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Moody Markets

This note was originally published at 8am on August 15, 2013 for Hedgeye subscribers.

“How far is it wise to respond to a mood?”

-Frank Oppenheimer

 

Since yesterday’s Early Look focused on asking ourselves baseline risk management questions, I’ll roll with a good one that particle physicist Frank Oppenheimer asked his older brother in the 1930s. Here’s how Robert Oppenheimer answered it:

 

“… my own conviction is that one should use moods, but not be greatly deflected by them; thus one should try to use the gay times to do those things one wants to do that require gaiety, and the sober moods for the work one wants, and the low moods for giving oneself hell.” (American Prometheus, pg 95)

 

I’m a moody guy. So that answer spoke to me. Sober every morning, working. Giving myself hell about all my market mistakes come the afternoon. Sounds about right.

 

Back to the Global Macro Grind

 

Markets are moody too. They rarely cooperate with all of your positions. And they don’t care whatsoever about your views. Tough relationship we have with this Mr. Market, I know. That’s why I am lobbying the Fed to call her Mrs.

 

Early last week I polled you asking whether you thought the latest #EOW (end of the world) correction in US stocks would be on the order of 1, 2, or 5%. Since only one client answered 1%, I figured the probability of that being the correct answer was going up.

 

If you answered 5%, please don’t go all caps or moody on me. Take a breath. It’s just an opinion. And we all have one or we wouldn’t be playing this game. Currently the correction (from the all-time closing high of 1709 in the SP500) is -1.4%.

 

Now what? Well, let’s redo the poll with some forward looking information:

  1. Immediate-term TRADE support is 1680 = -1.7% from the all-time high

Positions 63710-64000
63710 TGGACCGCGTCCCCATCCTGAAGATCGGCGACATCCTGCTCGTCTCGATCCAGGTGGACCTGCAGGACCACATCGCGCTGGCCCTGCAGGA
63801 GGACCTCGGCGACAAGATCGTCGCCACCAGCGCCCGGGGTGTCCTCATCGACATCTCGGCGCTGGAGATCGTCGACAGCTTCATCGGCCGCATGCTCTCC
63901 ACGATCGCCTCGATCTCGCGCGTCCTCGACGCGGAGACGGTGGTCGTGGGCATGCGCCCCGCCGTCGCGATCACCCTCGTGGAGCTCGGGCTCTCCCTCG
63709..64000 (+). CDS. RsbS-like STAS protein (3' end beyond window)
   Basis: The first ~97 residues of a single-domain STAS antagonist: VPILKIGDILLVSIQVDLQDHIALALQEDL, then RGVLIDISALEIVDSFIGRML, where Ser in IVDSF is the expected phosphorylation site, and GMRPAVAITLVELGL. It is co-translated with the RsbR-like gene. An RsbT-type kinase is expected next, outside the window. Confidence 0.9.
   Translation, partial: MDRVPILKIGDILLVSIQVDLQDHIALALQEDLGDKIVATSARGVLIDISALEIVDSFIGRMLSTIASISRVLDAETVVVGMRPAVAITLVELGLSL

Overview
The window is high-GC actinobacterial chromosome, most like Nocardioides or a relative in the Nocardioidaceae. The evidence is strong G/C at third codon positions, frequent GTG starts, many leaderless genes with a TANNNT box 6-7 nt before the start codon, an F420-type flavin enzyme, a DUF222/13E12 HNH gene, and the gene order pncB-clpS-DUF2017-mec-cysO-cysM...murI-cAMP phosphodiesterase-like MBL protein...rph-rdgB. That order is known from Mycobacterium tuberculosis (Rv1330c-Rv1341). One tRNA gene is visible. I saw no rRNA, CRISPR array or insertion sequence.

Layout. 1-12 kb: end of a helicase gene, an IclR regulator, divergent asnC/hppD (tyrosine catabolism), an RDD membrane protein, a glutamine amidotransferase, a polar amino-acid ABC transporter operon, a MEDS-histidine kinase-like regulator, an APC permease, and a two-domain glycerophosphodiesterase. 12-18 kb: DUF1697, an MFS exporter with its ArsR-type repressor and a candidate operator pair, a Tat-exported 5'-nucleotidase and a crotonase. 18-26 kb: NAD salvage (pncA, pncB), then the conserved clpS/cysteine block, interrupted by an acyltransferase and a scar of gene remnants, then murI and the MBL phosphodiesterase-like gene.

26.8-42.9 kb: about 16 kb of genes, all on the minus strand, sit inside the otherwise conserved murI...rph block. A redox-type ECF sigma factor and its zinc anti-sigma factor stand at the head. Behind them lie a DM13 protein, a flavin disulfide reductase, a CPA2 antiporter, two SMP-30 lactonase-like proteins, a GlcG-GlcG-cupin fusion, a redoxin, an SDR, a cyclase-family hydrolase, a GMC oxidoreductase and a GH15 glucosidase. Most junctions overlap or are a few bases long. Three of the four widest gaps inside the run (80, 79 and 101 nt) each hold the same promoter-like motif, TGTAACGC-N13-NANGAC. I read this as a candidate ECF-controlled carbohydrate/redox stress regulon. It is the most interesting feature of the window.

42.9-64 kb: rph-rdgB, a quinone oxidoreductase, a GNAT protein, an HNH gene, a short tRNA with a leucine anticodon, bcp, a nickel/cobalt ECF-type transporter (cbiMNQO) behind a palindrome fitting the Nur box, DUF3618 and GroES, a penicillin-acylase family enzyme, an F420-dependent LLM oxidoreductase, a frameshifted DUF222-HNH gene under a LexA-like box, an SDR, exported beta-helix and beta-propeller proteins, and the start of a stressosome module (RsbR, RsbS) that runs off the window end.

2. Intermediate-term TREND support is 1637 = -4.2% from the all-time high
  3. Immediate-term risk range for US Equity Volatility (VIX) = 11.62-13.71

So, what do you think?

 

A)     1% correction (i.e. the market closes up today and yesterday was it)

B)      2% correction (somewhere between today and early next week, that’s it)

C)      4% correction (re-testing the TREND line, which we haven’t done since late June)

 

I’m going with B again.

 

If the market closes up on the day today, that will make me and everyone else (other than anonymous client Mr. X) who answered the poll last week wrong. If that happens, we can all just give ourselves hell.

 

What would have been really hellish in 2013 is missing this call on US employment #GrowthAccelerating. Again, we don’t care about the line-items in the BLS data; we only care about the slope of the line in the only leading indicator we can find for the bond market: NSA (non-seasonally adjusted) rolling US jobless claims. Most of the monthly payroll data is statistically useless.

 

We’ll get that weekly US Jobless Claims data point this morning – and if there’s one data point that matters to both the long-end of the US Treasury curve (and the US stock market), that is it. So let’s put this morning’s number in the context of recent history:

  1. Last week’s NSA claims number came in -10.5% year-over-year (slight improvement vs the previous week)
  2. The average for the last 12 weeks is claims falling -8.8% year-over-year
  3. Giving exception to a single anomalous data point 3 weeks ago, avg y/y improvement over 12 weeks = -9.7%